Sav­ing wildlife

A col­lec­tion of es­says on a con­ser­va­tion­ist’s sin­gle-minded cam­paign for pro­tec­tion of wildlife sanc­tu­ar­ies in Kar­nataka.



N Fe­bru­ary 7, 2016, a dra­matic news story was tele­cast on tele­vi­sion chan­nels in Bengaluru. A leop­ard had strayed into a school on the out­skirts of the city. As a cor­don of State For­est Depart­ment of­fi­cials and oth­ers armed with ri­fles and sticks gath­ered to catch it, the fren­zied an­i­mal tried to leap across a wall and bite whoso­ever crossed its path. One of its vic­tims was San­jay Gubbi, a wildlife sci­en­tist and con­ser­va­tion­ist. It at­tacked him as he tried to scramble up the gate. As he fell to the ground, it bit his right arm. Gubbi tore him­self away from the an­i­mal with great force and swung his binoc­u­lars at it. Gubbi re­quired 55 stitches in his right arm and sev­eral weeks of phys­io­ther­apy in or­der to be able to use his arm again. As Gubbi’s in­jury be­gan to be dis­cussed, his con­ser­va­tion work also be­gan to be talked about.

The book un­der re­view, Sec­ond Tribe: Sav­ing Tiger Land­scapes in the Twen­ty­first Cen­tury, is about Gubbi’s wildlife con­ser­va­tion ef­forts to which he has ded­i­cated more than two decades of his life. Gubbi has been a Mem­ber of the State Wildlife Board for the past 14 years.

Since Gubbi has lived and worked in Kar­nataka, par­tic­u­larly Bengaluru, the sto­ries that are col­lected in this book per­tain to his ef­forts at safe­guard­ing and ex­tend­ing the pro­tected ar­eas in the State so that the an­i­mals in­hab­it­ing these re­serves have a good chance at sur­vival. The book suc­cinctly de­scribes the te­dium of ap­plied con­ser­va­tion prac­tices, and in this it is dif­fer­ent from the thrilling sto­ries writ­ten by an ear­lier gen­er­a­tion of nat­u­ral­ists or a later gen­er­a­tion of wildlife bi­ol­o­gists.

Fol­low­ers of en­vi­ron­men­tal is­sues in Bengaluru will be fa­mil­iar with the cam­paigns Gubbi has un­der­taken and dis­cussed at var­i­ous fora. A book col­lat- Sec­ond Na­ture Sav­ing Tiger Land­scapes in the Twenty-first Cen­tury

By San­jay Gubbi Rain­fed Books, Chen­nai, 2018 ing these valu­able ex­pe­ri­ences is use­ful to both con­ser­va­tion­ists and wildlife en­thu­si­asts.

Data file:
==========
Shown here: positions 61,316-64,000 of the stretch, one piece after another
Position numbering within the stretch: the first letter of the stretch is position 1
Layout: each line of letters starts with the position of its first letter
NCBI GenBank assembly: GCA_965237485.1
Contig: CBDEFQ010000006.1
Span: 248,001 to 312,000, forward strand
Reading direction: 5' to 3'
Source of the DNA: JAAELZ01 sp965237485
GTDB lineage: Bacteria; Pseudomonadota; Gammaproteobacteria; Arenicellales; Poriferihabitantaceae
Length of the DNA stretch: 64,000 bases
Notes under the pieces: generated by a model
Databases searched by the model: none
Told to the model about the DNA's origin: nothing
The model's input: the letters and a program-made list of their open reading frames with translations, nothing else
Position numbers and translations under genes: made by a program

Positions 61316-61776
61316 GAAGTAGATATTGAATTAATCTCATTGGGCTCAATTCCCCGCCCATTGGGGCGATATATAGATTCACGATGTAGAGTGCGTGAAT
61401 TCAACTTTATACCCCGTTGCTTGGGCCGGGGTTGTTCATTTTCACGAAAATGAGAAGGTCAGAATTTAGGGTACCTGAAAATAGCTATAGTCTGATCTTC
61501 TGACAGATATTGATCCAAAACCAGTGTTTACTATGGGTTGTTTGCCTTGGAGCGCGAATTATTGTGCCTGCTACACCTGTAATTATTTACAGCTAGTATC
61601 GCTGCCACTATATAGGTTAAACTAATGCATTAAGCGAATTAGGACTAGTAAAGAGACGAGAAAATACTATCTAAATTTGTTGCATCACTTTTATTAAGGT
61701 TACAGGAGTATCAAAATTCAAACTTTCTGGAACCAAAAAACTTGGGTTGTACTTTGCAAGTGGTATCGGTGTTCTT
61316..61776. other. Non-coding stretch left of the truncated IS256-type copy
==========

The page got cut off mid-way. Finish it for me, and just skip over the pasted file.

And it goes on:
In the in­tro­duc­tion, Gubbi says: “Gov­ern­ment de­ci­sions are of­ten un­pre­dictable. I some­times doubt if sci­ence ever comes into play when mak­ing de­ci­sions about con­ser­va­tion in In­dia.” If sci­ence does not come into play, what does? The book shows that myr­iad fac­tors come into play in is­sues re­lat­ing to con­ser­va­tion. His in­ter­ven­tion at a meet­ing where the Chief Min­is­ter was present per­haps helped a for­est re­tain its con­ser­va­tion sta­tus. Gubbi told the Chief Min­is­ter that the gov­ern­ment could get a bad name if it al­lowed min­ing in a for­est area as such an ac­tiv­ity would pol­lute the wa­ter in the re­gion. This must have re­sulted in the po­lit­i­cal de­ci­sion to not al­low min­ing in a cru­cial elec­tion year.

Gubbi sums up the fun­da­men­tal credo that has de­fined his work: “Put sim­ply, tigers are threat­ened in In­dia and else­where. To sus­tain a healthy pop­u­la­tion of tigers, a for­est must ful­fil two ba­sic cri­te­ria: plenty of prey and large, un­bro­ken spa­ces. Ad­dress­ing these two is­sues is key to sur­vival of tigers and that has been my life’s work.”


At the out­set, Gubbi ex­plains one of his key cam­paigns—the clo­sure of high­ways at night in wildlife habi­tats to mit­i­gate road kill.

He, along with a team of con­ser­va­tion­ists, was suc­cess­ful in get­ting the au­thor­i­ties to close at night the stretch of the Mysore­m­anan­thavadi High­way that passes through the Na­gara­hole sanc­tu­ary. (On April 20, the Supreme Court up­held the clo­sure of the Mysore-man­an­thavadi high­way for ve­hic­u­lar traf­fic from 6 p.m. to 6 a.m. and also rerout­ing of a part of the high­way.)

This high­way, which is lo­cated in the south­ern part of the sanc­tu­ary, con­nects Kar­nataka and Ker­ala. Con­sid­er­ing that a num­ber of an­i­mals end up as road­kill, clo­sure of the high­way for a few hours helped re­duce the threat an­i­mals faced while cross­ing the high­way at night­time. Af­ter sev­eral years of

Pages: xxii + 126 Price: Rs.499

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